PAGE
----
Rosie the Riveter, the iconic symbol of workplace equality, would not be pleased.
While millions of unemployed Americans compete for precious few new jobs, recent Department of Labor data indicates a significant gender disparity in hiring since the recession landmark of June 2009.
Despite the advances women have made in the workplace, the recession has seen an uptick in unbalanced hiring between the genders. Men have been hired for 80% of the 2.6 million new jobs since 2009, claiming 61% of new jobs last year, the LA Times reported.
The disparity can partly be attributed to timing. Industries that typically employ men are hiring again, while sectors where women are more prevalent are letting people go. Male-dominated manufacturing jobs are seeing a resurgence in new hires, and female-majority industries such as government have seen more layoffs. Unemployment for men reached its highest point in late 2009, but women didn’t see their unemployment peak until 2010.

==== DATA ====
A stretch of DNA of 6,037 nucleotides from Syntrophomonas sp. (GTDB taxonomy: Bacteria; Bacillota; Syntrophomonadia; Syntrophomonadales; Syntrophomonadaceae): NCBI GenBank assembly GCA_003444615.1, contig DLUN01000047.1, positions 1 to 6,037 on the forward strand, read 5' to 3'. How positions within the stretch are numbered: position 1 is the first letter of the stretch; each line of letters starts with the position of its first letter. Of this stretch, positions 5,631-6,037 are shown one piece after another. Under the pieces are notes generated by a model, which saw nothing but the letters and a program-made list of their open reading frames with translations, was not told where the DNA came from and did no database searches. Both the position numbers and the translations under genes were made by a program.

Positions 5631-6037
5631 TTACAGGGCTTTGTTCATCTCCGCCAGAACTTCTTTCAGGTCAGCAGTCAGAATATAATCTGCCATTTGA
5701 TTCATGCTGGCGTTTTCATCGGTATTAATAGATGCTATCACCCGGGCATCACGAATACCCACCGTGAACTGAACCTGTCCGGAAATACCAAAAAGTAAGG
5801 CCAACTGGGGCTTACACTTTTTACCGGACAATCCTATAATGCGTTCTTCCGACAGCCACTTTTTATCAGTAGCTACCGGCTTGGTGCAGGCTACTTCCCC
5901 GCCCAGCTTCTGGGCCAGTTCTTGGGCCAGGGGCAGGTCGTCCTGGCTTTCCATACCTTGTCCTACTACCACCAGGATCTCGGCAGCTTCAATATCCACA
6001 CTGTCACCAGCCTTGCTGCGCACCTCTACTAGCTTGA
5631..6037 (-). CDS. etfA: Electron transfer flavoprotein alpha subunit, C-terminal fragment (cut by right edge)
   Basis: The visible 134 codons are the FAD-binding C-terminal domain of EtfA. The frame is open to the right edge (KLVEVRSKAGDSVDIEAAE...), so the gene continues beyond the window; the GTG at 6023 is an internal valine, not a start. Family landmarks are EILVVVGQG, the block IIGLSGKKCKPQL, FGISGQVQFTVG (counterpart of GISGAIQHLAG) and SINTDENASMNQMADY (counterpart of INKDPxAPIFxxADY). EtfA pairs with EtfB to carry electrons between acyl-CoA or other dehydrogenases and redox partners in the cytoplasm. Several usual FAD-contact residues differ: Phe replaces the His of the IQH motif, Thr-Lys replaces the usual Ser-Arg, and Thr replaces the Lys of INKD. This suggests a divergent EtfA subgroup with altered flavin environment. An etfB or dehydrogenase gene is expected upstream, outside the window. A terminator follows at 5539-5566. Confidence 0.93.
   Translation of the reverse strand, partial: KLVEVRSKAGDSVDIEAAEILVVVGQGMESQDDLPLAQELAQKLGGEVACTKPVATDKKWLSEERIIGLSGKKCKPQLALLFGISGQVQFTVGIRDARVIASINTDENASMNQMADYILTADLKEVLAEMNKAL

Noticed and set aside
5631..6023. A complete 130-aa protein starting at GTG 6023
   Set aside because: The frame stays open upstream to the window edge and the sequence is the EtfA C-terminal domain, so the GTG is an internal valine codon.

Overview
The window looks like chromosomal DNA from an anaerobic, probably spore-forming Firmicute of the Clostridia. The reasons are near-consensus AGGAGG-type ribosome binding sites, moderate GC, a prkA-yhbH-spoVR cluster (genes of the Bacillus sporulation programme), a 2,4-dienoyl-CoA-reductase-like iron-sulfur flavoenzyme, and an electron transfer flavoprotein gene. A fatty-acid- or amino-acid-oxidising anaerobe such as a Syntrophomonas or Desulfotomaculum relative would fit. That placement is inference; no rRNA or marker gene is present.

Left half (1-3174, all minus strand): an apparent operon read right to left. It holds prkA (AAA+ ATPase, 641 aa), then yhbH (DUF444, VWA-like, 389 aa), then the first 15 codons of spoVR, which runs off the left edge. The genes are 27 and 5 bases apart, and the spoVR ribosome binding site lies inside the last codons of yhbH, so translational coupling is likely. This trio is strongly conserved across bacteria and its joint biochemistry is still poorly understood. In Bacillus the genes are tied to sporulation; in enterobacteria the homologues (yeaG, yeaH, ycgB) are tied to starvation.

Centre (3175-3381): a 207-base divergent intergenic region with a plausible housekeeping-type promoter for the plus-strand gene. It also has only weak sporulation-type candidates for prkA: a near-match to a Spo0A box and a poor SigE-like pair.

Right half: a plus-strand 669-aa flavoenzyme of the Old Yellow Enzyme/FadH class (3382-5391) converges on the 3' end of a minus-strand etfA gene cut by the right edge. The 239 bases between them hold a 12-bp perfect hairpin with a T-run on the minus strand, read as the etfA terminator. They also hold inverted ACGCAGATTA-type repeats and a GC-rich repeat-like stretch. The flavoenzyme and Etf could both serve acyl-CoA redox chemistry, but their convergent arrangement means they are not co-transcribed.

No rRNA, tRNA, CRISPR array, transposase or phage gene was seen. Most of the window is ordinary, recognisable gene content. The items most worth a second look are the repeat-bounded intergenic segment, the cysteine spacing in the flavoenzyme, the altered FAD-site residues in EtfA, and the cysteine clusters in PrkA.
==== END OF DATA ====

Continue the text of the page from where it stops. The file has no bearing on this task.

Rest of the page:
Even as jobs gradually reopen up in traditionally female-staffed industries such as retail, men are still getting hired for the majority of new positions. Over the last three decades, women comprised the majority of the retail workforce, but since December 2009, the retail industry has laid off 49,500 women, but hired 440,000 men. The retail gender scales are now tipped in favor of men who hold 51% of the retail jobs in America.
The male presence is also increasing in industries where women continue to hold the majority of jobs including banking, healthcare, real estate, education and hospitality.
Follow Elise Rambaud Marrion on Twitter @emarrion_cmn.